Tesla, Inc. (TSLA) reported blowout fourth quarter results after market close on Wednesday, but Wall Street wasn’t sold on the company’s earnings beat.
Despite notching a quarterly profit and sales well above analyst estimates, shares of Tesla were closed down 12% on Thursday to the lowest since Oct. 14 after the electric vehicle maker admitted supply chain woes were likely to strain operations and halt new vehicle launches this year.
“Our own factories have been running below capacity for several quarters as supply chain became the main limiting factor, which is likely to continue through 2022,” Tesla said in a shareholder deck.
Chief Executive Officer Elon Musk also added during a subsequent earnings call that the company would not be introducing new vehicle models this year due to a “parts constraint.” Among those was the long-awaited Tesla Cybertruck and two other upcoming models that have been pushed off to 2023 as supply-chain bottlenecks persist.
“Tesla shares tend to work the best when something new is coming,” Cowen analyst Jeffrey Osborne said in a note.
Morningstar senior equity analyst Sam Goldstein also pointed out the EV maker’s affordable sedan and SUV vehicle platform are likely to be set back as it prioritizes the completion of other new vehicles first.
“In addition to management saying it would delay the affordable vehicle platform, our other key takeaway from Tesla’s results was that the company is likely to face near-term cost increases exceeding recent price increases, which confirmed our prior thinking,” Goldstein said in a note. “We see higher costs coming from higher raw materials and the startup of two new manufacturing plants, one in Austin, Texas, and the other in Berlin.”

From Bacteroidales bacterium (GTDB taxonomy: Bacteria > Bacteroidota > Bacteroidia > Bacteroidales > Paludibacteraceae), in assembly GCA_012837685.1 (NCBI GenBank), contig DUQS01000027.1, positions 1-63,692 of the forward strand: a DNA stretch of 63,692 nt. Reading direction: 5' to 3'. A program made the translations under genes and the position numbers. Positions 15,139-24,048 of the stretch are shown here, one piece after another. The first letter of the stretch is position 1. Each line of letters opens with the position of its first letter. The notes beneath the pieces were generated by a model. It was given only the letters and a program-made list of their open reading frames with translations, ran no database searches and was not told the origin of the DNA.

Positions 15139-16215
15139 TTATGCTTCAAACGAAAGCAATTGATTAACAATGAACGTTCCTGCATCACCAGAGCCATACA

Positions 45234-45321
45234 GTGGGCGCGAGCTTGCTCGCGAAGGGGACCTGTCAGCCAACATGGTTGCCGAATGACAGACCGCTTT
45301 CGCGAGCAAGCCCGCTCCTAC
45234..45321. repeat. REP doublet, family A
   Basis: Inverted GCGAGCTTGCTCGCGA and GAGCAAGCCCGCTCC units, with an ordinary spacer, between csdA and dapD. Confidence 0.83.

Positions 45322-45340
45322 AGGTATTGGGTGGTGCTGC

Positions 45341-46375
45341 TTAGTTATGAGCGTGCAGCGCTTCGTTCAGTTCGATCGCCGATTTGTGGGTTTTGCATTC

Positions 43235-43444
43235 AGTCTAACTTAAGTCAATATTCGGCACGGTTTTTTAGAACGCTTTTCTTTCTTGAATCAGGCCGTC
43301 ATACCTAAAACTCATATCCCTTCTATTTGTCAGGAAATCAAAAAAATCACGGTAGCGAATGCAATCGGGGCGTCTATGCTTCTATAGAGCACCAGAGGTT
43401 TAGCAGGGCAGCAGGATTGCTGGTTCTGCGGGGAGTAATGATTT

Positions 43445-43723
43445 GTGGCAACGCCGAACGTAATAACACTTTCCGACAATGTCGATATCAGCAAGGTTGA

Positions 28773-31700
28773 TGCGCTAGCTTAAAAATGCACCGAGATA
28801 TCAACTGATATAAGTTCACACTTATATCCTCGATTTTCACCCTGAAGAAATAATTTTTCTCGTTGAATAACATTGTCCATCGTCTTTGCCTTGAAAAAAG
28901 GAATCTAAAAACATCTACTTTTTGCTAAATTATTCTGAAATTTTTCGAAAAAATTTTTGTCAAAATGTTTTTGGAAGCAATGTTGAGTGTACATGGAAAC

The company is set to open the new manufacturing facilities in an effort to scale up production as demand for electric cars soars.
Wells Fargo auto analyst Collin Langan told the ramp up in capacity expected to result from the opening of its new gigafactories will put Tesla “up there with the best-selling mass-market vehicles.”
Shares of Tesla were down 8.38% to $858.86 a piece as of 12:42 p.m. ET.
Colin Rusch, senior research analyst at Oppenheimer, said stock watchers had anticipated something “more substantial” on the post-earning call with Musk.
“It wasn’t so much about what they said, it’s about what they didn’t say,” he told. “The reality is that they’re executing incredibly well along all of the key elements of their strategy.”